The literal meaning of Diwali or Deepavali (in Sanskrit) means “a row of lights”. It is a five-day festival in most parts of India. It celebrates the triumph of good over evil like most Hindu festivals. Mythology has it that it celebrates the return of Lord Rama and his wife Sita from exile to their kingdom, Ayodhya after Rama had slain the demon Ravana who had kidnapped Sita.
Despite its festiva aura, Diwali is also a time to introspect in order to get rid of the darkness and inner demons within ourselves. It is a time to let in light and purify our souls.
Diwali Festival Dates
Diwali festival dates are based on the Hindu lunar calendar and falls in October or November. In 2019, Diwali begins with Dhanteras which falls on October 25 and ends on October 29. The major celebration is on the third day (October 27, 2019). In south India, Diwali is celebrated a day early, on October 26.
Where is it celebrated?
Diwali is a popular festival that is celebrated all over India. The only state where Diwali isn’t widely celebrated is the southern state of Kerala. The reason is that it is not part of the state’s culture and social fabric. Another explanation is that Diwali is a festival of wealth for merchants, whereas the Hindus of Kerala have not been very active in trade owing to its Communist legacy. But Diwali goes much before this.
There is a different meaning for each day of Diwali.
Dhanteras, the first day, marks the beginning of Diwali and celebrates wealth. On this day, people buy gold ornaments and new kitchen utensils. They also clean their homes preparing to welcome the goddess of wealth, Goddess Lakshmi. Friends and relatives come together to play cards and gamble.
The second day is called Naraka Chaturdasi in south India while in north India it is called Choti Diwali (Little Diwali). Colorful patterns called Rangoli are drawn in front of doorways and in the courtyards. Firecrackers are also burst. Supposedly, on this day, Lord Krishna and Goddess Kali killed the demon, Narakasura, and freed 16,000 princesses who had been held captive. Effigies of the demon are burned in Goa to celebrate the occasion.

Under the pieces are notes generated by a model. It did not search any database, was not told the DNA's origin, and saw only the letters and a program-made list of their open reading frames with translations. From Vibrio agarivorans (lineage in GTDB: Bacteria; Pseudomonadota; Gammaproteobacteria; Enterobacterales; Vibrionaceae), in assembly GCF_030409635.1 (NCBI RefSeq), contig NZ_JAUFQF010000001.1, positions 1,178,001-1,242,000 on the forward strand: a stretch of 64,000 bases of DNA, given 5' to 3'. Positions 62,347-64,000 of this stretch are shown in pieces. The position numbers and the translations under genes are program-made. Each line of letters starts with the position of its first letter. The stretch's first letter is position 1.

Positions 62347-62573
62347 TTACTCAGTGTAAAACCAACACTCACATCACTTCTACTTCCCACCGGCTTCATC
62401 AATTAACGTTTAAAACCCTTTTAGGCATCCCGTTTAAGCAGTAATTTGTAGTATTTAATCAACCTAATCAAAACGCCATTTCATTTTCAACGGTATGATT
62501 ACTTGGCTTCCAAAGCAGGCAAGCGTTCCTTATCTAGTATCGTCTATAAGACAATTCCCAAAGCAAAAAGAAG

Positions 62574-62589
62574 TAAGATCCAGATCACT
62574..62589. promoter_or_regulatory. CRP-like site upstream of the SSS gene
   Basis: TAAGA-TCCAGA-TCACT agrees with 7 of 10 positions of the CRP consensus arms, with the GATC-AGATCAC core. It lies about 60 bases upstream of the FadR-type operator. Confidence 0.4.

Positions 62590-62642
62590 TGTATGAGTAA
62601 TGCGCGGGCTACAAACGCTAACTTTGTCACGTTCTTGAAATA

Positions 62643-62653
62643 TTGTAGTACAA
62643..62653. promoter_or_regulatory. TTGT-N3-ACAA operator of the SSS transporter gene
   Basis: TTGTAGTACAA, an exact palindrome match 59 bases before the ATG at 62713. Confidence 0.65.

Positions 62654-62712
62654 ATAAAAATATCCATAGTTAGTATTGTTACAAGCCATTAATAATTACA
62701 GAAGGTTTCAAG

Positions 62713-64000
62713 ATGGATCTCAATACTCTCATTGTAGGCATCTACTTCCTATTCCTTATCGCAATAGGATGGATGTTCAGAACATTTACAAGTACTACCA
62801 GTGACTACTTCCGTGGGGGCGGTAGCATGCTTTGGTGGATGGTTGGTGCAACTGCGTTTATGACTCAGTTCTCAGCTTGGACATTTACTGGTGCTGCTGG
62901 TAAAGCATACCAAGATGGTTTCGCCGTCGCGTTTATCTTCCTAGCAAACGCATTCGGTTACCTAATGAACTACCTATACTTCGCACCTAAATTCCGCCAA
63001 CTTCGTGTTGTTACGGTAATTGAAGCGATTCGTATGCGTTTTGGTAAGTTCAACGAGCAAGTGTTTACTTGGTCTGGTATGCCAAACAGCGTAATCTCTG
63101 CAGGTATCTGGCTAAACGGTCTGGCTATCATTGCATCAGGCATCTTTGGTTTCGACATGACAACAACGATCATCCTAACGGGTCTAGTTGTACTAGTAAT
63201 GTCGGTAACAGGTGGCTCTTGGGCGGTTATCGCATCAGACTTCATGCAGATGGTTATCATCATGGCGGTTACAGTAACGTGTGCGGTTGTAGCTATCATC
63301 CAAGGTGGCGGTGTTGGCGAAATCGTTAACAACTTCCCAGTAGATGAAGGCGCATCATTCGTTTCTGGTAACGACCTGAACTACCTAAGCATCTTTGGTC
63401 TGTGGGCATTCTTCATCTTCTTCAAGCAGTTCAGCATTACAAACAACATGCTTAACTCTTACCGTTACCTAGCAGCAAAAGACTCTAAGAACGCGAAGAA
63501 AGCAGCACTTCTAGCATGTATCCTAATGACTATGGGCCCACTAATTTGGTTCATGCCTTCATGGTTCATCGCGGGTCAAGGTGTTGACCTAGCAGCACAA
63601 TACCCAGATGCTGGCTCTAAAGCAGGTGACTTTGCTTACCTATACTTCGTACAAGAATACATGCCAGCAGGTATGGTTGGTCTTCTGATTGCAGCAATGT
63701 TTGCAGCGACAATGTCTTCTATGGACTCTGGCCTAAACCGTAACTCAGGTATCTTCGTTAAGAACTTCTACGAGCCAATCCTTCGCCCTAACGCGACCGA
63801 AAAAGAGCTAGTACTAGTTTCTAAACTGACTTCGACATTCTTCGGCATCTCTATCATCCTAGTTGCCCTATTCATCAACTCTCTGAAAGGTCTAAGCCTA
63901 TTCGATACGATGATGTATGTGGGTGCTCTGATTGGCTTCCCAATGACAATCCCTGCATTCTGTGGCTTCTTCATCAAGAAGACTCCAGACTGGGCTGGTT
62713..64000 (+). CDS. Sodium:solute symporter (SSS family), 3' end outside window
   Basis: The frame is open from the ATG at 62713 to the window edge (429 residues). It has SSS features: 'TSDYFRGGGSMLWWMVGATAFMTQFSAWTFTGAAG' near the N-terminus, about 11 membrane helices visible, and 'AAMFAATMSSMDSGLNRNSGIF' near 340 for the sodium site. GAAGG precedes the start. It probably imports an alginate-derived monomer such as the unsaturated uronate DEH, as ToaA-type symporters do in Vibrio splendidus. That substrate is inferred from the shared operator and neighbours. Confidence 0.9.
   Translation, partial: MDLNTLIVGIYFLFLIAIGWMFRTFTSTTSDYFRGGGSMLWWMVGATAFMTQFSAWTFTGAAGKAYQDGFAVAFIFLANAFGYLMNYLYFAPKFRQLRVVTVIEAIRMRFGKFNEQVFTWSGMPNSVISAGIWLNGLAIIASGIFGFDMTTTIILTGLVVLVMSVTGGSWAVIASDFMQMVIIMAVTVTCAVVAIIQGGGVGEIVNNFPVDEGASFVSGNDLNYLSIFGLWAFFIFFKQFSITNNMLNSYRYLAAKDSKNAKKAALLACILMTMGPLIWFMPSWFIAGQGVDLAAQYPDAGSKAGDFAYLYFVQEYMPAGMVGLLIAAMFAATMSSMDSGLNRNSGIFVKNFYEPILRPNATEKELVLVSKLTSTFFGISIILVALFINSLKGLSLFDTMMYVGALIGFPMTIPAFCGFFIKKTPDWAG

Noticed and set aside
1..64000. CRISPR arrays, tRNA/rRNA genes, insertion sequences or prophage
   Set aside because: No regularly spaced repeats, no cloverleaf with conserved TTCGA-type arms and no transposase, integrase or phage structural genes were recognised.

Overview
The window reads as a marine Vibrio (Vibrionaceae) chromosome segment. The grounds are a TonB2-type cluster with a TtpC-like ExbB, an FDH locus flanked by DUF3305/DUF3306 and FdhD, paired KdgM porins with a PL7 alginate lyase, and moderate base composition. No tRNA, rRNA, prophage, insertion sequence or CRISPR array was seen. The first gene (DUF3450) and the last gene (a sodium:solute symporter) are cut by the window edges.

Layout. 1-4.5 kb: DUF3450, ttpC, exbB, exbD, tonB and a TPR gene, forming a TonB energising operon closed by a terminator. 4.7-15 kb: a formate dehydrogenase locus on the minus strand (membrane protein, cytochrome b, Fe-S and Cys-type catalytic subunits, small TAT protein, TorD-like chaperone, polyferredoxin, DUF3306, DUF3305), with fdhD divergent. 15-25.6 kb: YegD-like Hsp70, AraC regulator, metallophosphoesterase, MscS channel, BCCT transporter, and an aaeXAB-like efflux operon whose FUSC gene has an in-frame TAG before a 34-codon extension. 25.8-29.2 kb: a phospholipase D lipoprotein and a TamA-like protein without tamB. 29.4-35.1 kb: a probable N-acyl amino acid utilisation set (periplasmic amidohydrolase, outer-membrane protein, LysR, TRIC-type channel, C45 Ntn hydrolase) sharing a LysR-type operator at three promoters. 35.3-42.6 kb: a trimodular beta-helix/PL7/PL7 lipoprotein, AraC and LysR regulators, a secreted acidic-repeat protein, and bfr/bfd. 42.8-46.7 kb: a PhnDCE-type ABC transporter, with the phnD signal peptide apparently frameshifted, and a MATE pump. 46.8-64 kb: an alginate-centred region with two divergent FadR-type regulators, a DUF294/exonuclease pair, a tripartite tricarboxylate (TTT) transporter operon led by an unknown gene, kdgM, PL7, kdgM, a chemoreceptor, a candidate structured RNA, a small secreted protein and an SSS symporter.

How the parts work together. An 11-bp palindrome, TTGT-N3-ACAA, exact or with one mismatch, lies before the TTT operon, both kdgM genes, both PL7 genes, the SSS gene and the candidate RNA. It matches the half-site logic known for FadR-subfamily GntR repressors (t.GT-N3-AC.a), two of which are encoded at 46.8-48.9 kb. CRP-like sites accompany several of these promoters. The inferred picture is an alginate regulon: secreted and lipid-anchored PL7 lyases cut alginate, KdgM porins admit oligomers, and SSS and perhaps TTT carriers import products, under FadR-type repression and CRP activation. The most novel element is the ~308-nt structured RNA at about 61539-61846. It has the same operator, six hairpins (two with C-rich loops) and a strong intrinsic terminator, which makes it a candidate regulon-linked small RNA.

The third day is the main day when lots of diyas (small clay lamps) and candles are lit and placed in front of houses. People also burst firecrackers which light up the night sky beautifully. This is why Diwali is called the “Festival of Lights”. Families get together and perform the Lakshmi Pooja. Gifts and sweets will be exchanged on the occasion. In Odisha, Assam and west Bengal, Kali Pooja is celebrated on this day. Sometimes, it may fall a day earlier depending on the lunar cycle. People worship Kali, the fearsome Goddess, as she has the power to destroy our ego and illusions.
Merchants open new accounts for the new year, and worship god on the fourth day. In north India, Govardhan Pooja is celebrated to commemorate Lord Krishna’s act of defeating Lord Indra, the rain god. In Tamil Nadu, Maharashtra and Karnataka, Lord Vishnu’s victory over Bali, the demon king, is celebrated as Bali Pratipada or Bali Padyami.
Bhai Dooj is celebrated on the fifth day which is also the last day. This day is dedicated to sisters. On this day, sisters and brothers get together and share food as a way of celebrating the bond between them.
Diwali rituals vary in each region. But in most places, Goddess Lakshmi and Lord Ganesh are worshipped on Diwali. Myth has it that Goddess Lakshmi was created during the churning of the ocean on the main day of Diwali. It is believed that she visits people’s homes during Diwali, bringing prosperity and good fortune with her. Supposedly, she visits the houses which are the cleanest, first. Hence, people ensure that their houses are clean and spotless before they light lamps to invite her into their homes. This ritual of cleaning the home is also a symbol of the need to purify our minds which removes negativity, clutter and ignorance.
What Happens during the Festival
Diwali celebrations are filled with great joy and happiness as it is a family-oriented festival. The lights that illuminate the houses and the shops on the occasion give the entire city or town a warm and cheery aura. But there may be some loud noise from the firecrackers and the air will also be filled with smoke from them. This can cause breathing difficulties. Pets too will be affected by the loud noise.
Visitors to India during Diwali season must consider the fact that trains and flights will be booked well in advance and many popular tourist destinations will be very crowded.
Those with sensitive ears should carry ear plugs to protect their ears as some crackers make a deafening noise, like an explosion. Those visiting Delhi may need to wear a mask because of high levels of pollution.